Postdoctoral Training Programs
Advanced training in environmental health and data science: molecules to populations
In collaboration with the Mailman School of Public Health, this training program represents the consolidation of three NIEHS T32 training grants at Columbia University (Interdisciplinary Training in Climate and Health, Graduate and Postdoctoral Training in Environmental Health Science and Toxicology, and Training in Environmental Life Course Epidemiology) into a unified training program designed to address critical needs in the field of environmental health sciences. The Columbia Data Science Institute will provide complementary training and support for our fellows, including participation in their existing data science postdoctoral fellows program based in computer science and engineering.
Columbia Cancer Research Training Program for Resident Investigators (CAPRI)
The CAPRI Award is an internal mentored research award to support training for clinical residents from the Departments of Medicine, Pathology, Pediatrics, Radiation Oncology or Surgery interested in conducting high-impact, patient-centered cancer research. Due to a growing need for physician-scientists in cancer medicine, the National Cancer Institute (NCI) has issued a new R38 training grant for resident investigators, and Columbia University was the first awardee from the NCI in 2018. This funding opportunity is for MD or MD PhD (or equivalent degrees) clinical residents at the Columbia University Irving Medical Center (CUIMC). Participation in a 10-week summer grant-writing course, monthly Columbia Community Cancer Research Conferences for trainees, Responsible Conduct of Research course (#G4010), completion of Individual Development Plan (IDP), quarterly meetings with the CAPRI director, submission of a mid-term research progress report, a final research presentation, and yearly tracking of research progress post-graduation from CAPRI. The grant includes funding for the resident investigator for research training activities, including didactic coursework, travel to scientific conferences, and research supplies.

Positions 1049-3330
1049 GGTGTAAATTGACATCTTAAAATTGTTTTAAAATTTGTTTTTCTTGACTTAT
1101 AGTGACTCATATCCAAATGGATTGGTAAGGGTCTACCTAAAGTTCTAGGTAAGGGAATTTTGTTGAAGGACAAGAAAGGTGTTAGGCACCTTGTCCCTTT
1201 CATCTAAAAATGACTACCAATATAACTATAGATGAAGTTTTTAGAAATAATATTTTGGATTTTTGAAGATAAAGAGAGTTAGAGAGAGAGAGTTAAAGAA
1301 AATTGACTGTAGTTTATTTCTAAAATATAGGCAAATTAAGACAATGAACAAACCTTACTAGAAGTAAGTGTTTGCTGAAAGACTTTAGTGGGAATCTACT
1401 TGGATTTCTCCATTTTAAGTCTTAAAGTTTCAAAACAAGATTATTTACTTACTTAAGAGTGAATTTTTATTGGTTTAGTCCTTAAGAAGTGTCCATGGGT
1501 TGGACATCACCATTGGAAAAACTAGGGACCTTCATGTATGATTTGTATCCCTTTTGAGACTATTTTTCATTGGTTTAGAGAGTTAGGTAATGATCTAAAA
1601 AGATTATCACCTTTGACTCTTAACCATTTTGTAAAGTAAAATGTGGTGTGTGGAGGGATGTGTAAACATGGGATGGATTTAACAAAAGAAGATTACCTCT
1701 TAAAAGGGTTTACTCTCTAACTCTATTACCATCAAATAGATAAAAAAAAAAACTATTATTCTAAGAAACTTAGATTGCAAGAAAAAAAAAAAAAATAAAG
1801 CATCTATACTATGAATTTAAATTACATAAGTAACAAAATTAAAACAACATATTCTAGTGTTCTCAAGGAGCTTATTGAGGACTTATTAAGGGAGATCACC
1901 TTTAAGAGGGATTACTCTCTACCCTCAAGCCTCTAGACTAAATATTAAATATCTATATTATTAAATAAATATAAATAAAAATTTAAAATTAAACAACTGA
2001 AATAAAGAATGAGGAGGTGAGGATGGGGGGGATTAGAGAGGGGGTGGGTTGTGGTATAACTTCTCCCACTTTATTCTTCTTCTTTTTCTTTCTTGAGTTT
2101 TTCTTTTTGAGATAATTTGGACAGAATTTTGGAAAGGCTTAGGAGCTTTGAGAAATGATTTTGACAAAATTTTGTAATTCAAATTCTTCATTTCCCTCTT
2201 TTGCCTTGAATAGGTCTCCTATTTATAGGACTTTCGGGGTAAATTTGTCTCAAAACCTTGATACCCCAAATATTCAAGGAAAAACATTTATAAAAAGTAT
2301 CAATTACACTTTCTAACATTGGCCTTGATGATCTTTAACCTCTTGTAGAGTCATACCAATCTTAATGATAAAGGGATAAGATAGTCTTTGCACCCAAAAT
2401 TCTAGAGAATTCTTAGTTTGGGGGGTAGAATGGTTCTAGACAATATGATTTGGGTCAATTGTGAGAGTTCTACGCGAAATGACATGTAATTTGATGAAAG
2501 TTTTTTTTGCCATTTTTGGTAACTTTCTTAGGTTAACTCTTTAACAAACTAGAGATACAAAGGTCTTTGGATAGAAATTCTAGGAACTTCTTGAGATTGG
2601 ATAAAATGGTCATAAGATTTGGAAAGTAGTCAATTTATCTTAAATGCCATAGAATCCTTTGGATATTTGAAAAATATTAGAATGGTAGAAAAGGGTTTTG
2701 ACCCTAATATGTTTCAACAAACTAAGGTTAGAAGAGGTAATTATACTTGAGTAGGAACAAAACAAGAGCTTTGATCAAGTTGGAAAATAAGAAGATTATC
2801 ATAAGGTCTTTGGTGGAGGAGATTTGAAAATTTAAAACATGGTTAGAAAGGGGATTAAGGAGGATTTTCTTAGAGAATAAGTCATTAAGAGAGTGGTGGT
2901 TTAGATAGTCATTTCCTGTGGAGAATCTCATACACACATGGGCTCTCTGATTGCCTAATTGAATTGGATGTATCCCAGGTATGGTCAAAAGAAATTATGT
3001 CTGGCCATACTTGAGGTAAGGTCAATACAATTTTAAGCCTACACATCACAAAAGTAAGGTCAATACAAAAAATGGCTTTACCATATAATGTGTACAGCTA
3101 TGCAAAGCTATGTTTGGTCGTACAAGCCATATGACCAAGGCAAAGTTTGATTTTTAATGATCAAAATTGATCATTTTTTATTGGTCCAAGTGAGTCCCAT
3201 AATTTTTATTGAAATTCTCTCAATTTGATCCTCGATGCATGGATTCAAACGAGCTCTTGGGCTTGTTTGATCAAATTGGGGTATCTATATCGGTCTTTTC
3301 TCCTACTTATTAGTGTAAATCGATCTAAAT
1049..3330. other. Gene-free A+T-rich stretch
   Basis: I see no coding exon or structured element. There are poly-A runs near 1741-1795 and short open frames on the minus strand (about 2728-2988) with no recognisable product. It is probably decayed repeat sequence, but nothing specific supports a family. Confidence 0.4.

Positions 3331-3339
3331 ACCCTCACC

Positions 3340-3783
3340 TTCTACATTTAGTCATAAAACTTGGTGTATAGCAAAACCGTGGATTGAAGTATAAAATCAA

Genome and Epigenome Integrity in Cancer (GEIC) Training Program
This new university-wide training program, Genome and Epigenome Integrity in Cancer (GEIC), will prepare predoctoral students and postdoctoral fellows for productive careers in basic and translational cancer research on the roles of genomic and epigenomic instability in cancer. The educational goal of GEIC is to serve as a premier training site nationwide for emerging researchers who will elucidate the biological processes underlying genome and epigenome instability and translate these insights into cancer treatment. Another important goal is to increase the diversity of future scientists engaged in this kind of research. To achieve these goals, GEIC identifies and recruits a diverse pool of trainees, offering them a rigorous and individualized curriculum, and providing them with research experience in the laboratories of 25 investigators at Columbia University.
Hormones: Molecular Mechanism of Action and Functions
The Hormones: Biochemistry and Molecular Biology program provides support and training to highly motivated predoctoral and postdoctoral researchers in the field of endocrinology and related subjects dealing with all aspects of hormone biology at the physiological, cellular and molecular levels.
KL2 Mentored Career Development Award Program
The goal of this Institutional Career Development Core is to impart skills essential to conduct clinical and translational science in the era of interdisciplinary team science, precision medicine (PM), big data, and implementation science. The goal is to recruit individuals who conduct cutting edge and clinically relevant research regardless of the disease focus. Recruitment will focus on investigators from diverse backgrounds with research or health professional doctorates in medicine, surgery, nursing, dentistry, public health, psychiatry, arts and sciences, and engineering. The KL2 program will promote career development, translational capabilities, and collaborative and entrepreneurial skills of junior faculty from diverse disciplines who have recently finished research or health professional doctoral training.
Molecular Oncology Training Program
The Molecular Oncology Training Program at Columbia University provides training in research techniques that will form the foundation for careers in cancer medicine. Part of the Hematology/Oncology fellowship program at Columbia University, this comprehensive two-year program (T32) is comprised of didactics, workshops, small group sessions, coursework, including a possible master's degree, and individualized training within the research programs of Columbia University faculty. The trainees (MD or MD/PhD) will be chosen on the basis of past accomplishments and their potential to develop careers as productive, independent translational investigators.
Multidisciplinary Training in Translational Gastrointestinal and Liver